Tuesday , Sep , 04 , 2007 Oly Sandor

San Antonio Taking Risk Dealing Luis Scola To Houston Rockets

I agree with his main point. The Spurs were in a difficult spot. They weren’t convinced Scola’s skill-set was suited for the NBA. They believed he would struggle against bigger NBA posts. The club had no interest in paying a huge buyout for a player they viewed as a spare part …

The San Antonio Express News reports that the Spurs had little chance of getting equal value for Luis Scola:

Scola is a post scorer, and an undersized one. That played well in Europe where he’s been the focus, but the Spurs wondered how Scola would share the same area of the floor with Duncan. The Spurs have been openly shopping Scola for over a year, hoping for a prize in return, and nothing developed. The European Final Four the last three years didn’t help the Spurs. Then Scola faced bigger and better players, and he struggled against competition that is more like the NBA. The consensus: His game won’t translate to America.

As a result, Scola became this era’s Dennis Rodman. As with Rodman, the Spurs faced a dilemma with a player better than his trade value. They instead got the best they could, which was payroll relief. This kind of exchange is not to be diminished in the world of the salary cap, but, in doing so, the Spurs traded Scola as they did Rodman — to the one place that could come back to bite them the hardest.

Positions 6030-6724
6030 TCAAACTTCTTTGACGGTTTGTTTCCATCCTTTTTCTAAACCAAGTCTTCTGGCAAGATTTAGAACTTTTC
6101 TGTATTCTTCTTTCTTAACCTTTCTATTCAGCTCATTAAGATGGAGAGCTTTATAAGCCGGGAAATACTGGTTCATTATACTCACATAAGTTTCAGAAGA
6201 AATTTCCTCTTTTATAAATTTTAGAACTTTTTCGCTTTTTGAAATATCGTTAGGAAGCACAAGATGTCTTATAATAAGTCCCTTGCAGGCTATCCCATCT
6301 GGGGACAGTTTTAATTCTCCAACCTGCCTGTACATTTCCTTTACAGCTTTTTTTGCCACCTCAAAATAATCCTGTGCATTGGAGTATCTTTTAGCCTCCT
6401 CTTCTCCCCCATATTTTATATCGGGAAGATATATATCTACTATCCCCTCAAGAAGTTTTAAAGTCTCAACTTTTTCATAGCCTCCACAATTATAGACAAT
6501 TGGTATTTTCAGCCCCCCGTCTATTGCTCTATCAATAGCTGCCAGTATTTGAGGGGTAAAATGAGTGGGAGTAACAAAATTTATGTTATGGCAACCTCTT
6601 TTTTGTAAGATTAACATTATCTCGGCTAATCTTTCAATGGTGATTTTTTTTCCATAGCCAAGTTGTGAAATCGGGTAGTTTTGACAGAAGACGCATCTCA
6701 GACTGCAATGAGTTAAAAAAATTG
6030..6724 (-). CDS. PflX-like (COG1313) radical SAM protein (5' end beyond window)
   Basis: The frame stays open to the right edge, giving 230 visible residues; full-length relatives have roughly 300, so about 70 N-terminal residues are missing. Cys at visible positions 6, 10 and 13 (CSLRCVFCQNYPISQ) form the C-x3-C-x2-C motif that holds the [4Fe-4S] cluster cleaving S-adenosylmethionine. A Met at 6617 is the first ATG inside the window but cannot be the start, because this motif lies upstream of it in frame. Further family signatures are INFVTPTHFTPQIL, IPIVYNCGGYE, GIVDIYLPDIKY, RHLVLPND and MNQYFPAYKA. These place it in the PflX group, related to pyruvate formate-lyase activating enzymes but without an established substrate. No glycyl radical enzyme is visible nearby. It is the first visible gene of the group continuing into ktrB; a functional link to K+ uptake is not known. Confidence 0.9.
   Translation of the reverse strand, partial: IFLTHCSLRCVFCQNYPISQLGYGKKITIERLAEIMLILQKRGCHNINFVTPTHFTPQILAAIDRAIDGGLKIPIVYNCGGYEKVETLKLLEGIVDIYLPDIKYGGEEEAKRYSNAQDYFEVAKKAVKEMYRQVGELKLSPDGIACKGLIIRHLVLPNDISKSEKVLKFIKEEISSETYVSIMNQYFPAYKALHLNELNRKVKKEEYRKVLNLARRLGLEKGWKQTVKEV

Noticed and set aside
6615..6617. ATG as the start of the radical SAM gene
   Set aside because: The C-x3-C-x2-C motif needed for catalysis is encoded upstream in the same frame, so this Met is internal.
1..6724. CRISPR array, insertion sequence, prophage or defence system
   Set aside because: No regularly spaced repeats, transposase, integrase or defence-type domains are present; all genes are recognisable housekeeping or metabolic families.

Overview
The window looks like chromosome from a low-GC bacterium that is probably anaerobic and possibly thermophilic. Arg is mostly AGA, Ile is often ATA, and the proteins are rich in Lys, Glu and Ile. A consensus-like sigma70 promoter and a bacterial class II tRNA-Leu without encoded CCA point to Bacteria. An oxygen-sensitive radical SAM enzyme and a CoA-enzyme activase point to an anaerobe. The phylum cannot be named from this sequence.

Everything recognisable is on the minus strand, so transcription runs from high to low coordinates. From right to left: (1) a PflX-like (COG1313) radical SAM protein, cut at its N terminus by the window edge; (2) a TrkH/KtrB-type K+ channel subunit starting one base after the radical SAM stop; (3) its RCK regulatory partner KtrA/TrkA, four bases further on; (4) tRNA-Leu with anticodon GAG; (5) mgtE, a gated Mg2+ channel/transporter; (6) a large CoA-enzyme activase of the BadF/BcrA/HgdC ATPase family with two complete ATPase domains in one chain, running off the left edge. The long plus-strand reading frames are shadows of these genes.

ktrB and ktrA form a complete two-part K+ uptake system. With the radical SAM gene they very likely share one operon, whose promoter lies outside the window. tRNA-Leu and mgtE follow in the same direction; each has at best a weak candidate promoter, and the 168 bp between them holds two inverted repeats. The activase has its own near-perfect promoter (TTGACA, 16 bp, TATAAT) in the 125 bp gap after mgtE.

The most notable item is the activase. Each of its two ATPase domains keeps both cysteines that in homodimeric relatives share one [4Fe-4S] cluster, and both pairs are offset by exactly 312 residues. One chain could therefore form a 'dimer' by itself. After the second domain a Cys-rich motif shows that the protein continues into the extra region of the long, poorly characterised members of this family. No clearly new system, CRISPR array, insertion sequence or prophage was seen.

My Quick Take: Buck Harvey does an excellent job explaining why traded Scola to the Rockets. I only quoted portions of his article. Go back and read the entire piece. It’s great work.

I agree with his main point. The Spurs were in a difficult spot. They weren’t convinced Scola’s skill-set was suited for the NBA. They believed he would struggle against bigger NBA posts. The club had no interest in paying a huge buyout for a player they viewed as a spare part.

Other teams had interest in Scola. But his disappointing play against top European clubs and the buyout fee hurt his market value. So the Spurs cut the best deal possible-even if that meant trading him within the division to .

Harvey partially justifies the Scola deal by saying San Antonio wanted to accommodate the player. I disagree with this point. The Spurs are obligated to do what is best for the team, not the individual player.

This means holding the Argentine’s rights until he can be moved outside the division. Why help a rising power like Houston? What happens if he puts the Rockets over-the-top next year? The Spurs didn’t believe Scola was a rotation player, so what is wrong with waiting until a safer deal to an Eastern Conference team comes along?

San Antonio is the best organization in sports. This makes the Scola deal so hard to understand.

Should the Spurs have dealt Scola to the Rockets? Get at us in the comment box below with your thoughts.

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